That’s what is at stake in deconversion based on science — an existential question — are you a fleeting speck in the scheme of eternity, or did the God who made the universe in its entirety give up his life for you? I know which story I prefer. I know which story meshes better with a view of the world that radiates majestic beauty, and intricate, integrated, complicated order.
I see no reason not to approach the world through this framework at this time.
I’m thankful Australian Christianity has spokespeople who don’t play the stupid combative game that Q&A seems to thrive on. John Dickson continued in Peter Jensen’s fine tradition (not Pell’s so much, thankfully).
Image Credit: Australian Christian News
I really appreciated his willingness to charitably cede points, and agree with others on the panel in order to make the most important point, and to push on despite being interrupted to get his key message across. This is a paraphrase, I only started typing what he was saying about halfway through… but I thought this bit was the highlight. The transcript is now available, and I’ve included some other highlights below.
“you’ve got to ask yourself the question: is there any evidence on the world stage that this God we think is maybe just a mind has touched the earth in a tangible way? And for me, if you are asking me why do I think there’s a God, it’s this philosophy of science, plus the life of Jesus.”
There were some great #qanda tweets on screen tonight too that indicated Dickson’s approach, and the substance of his answers, was appreciated by the non-Christians in the audience.
I’m sure others are going to be more or less excited about his treatment of science – but historically, there’s little doubt that science arose on the back of a Christian desire to know more about God’s creation, so there is something nice about not tossing science under the bus while acknowledging that it is a movable feast – a point Krauss made very strongly over and over again – science isn’t set in stone, it’s an ongoing discussion of the evidence, and what Dickson demonstrated is that a robust Christian faith has nothing to fear from science – because it’s all about Jesus, and understanding how the Bible relates to the God who created the world reaching out to touch it in the person, death, and resurrection of Jesus.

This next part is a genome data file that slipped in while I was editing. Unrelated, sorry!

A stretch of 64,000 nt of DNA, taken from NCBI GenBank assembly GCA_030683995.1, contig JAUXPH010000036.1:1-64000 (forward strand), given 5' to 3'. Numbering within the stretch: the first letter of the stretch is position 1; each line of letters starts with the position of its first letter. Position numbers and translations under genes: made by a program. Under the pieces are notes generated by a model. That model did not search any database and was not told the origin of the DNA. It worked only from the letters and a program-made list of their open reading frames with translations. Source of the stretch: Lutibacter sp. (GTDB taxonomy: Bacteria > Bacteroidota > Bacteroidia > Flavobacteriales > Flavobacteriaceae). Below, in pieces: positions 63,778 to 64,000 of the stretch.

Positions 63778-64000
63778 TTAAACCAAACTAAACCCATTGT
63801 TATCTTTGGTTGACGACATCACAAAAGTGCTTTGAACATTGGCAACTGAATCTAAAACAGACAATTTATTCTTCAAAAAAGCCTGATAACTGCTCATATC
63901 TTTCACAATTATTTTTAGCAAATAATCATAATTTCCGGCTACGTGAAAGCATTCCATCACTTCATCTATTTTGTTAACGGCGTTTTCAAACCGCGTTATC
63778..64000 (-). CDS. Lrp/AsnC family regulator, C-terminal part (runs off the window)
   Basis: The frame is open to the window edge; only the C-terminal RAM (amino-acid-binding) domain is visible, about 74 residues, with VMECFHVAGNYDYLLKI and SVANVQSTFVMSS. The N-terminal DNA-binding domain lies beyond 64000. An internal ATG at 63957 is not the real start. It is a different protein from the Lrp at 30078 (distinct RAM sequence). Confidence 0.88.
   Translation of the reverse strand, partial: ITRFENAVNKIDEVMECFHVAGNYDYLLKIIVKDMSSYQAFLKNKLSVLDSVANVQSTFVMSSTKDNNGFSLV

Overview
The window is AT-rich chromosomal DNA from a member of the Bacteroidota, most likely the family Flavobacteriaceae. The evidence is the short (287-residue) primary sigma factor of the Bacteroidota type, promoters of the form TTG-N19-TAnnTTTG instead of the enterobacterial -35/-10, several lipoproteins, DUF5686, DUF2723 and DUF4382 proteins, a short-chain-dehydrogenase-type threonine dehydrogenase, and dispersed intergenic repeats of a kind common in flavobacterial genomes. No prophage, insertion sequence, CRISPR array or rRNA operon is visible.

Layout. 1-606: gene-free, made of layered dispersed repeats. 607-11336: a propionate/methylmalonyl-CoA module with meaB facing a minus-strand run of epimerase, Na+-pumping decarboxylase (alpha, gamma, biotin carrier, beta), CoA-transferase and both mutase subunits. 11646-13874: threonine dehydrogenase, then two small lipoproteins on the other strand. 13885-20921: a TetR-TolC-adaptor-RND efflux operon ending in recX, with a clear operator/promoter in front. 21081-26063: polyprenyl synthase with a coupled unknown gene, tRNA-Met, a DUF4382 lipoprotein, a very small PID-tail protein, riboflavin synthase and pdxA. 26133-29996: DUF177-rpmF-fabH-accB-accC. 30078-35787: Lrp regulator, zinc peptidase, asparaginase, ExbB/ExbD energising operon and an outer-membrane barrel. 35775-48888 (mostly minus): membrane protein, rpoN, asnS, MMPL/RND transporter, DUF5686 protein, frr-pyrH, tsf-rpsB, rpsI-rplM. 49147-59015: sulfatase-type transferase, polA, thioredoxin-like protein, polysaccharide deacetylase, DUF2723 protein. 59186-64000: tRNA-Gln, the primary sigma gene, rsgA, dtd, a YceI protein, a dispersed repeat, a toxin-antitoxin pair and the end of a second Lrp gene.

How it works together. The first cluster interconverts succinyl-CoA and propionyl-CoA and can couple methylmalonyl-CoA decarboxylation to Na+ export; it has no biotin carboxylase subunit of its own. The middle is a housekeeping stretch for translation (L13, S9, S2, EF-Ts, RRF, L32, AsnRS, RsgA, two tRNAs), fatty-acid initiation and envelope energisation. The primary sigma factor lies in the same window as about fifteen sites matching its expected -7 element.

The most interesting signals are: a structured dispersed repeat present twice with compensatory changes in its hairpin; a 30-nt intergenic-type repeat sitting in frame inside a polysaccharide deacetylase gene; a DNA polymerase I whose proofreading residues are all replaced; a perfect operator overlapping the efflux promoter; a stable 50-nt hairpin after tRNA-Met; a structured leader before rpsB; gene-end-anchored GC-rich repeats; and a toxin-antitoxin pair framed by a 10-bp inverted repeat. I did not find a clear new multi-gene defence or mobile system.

It’s worth pointing out that while Dickson accepted a truckload of science that some Christians might be unhappy with – including stuff about the age of the earth and evolution – he wasn’t asked about the historicity of Adam, which is where a lot of the theological weight in the debate rests – he also didn’t say anything disputable about the content of Genesis 1-2, what might be in dispute is what to do with his genre observations… and being honest about the history, intentions, usefulness, and limitations of science while being clear about who Jesus is, in a program that was trending worldwide on Twitter, is, I think, a win. The program format limits the panelists’ ability to come back and clarify or expand on the points they make – so while I’ve read a bunch of people throwing rocks at Dickson, on Twitter, in the comments here, etc – I think you’ve got to take the format into account.
Here were some bits from Dickson that I thought were just stellar…
“I agree with almost everything Lawrence just said actually except I would beg to differ about whether science can actually produce an ethic. I think human beings produce an ethic and we decide whether to use science positively or negatively according to our world view and history is littered with examples of science being used brilliantly, ethically so, and times when it’s used badly. I disagree that science has any ethical import. It’s a neutral discipline and it’s a wonderful discipline. The little quips that I heard throughout about science is all about humility and so on I love. In fact Peter Harrison of Oxford University, who is one of the world’s leading historians of science, thinks that it was a revolution in this doctrine of humility that flourished in the 14th and 15th centuries that got science going in Europe in part. It’s not a total explanation but that as Augustine philosophy developed, which basically said human beings are flawed so we need better techniques. We can’t trust our brains. We need to observe, and this Augustinian philosophy grew out of Christianity, as you know, and so Christianity probably is, in part, responsible for science in the first place. I agree that it shouldn’t stick its head in now and tell the scientists what to do. My view is let the scientists do the science. My view is let the scientists do the science and let religious believers do what they do.”
This bit (Family First can learn from this one)…
“The only thing I want to pick up Lawrence with is to say to call it child abuse, to me there are two problems with this. One, it so inflames the conversation and I think the new atheism breeds of this kind of inflamed kind of conversation. The second thing I find very uncomfortable about it is that anyone in the audience who has actually been abused finds that a very odd use of that very loaded term. I know you don’t mean it like that but it’s like someone saying “Oh, that’s a holocaust”. There is one holocaust.”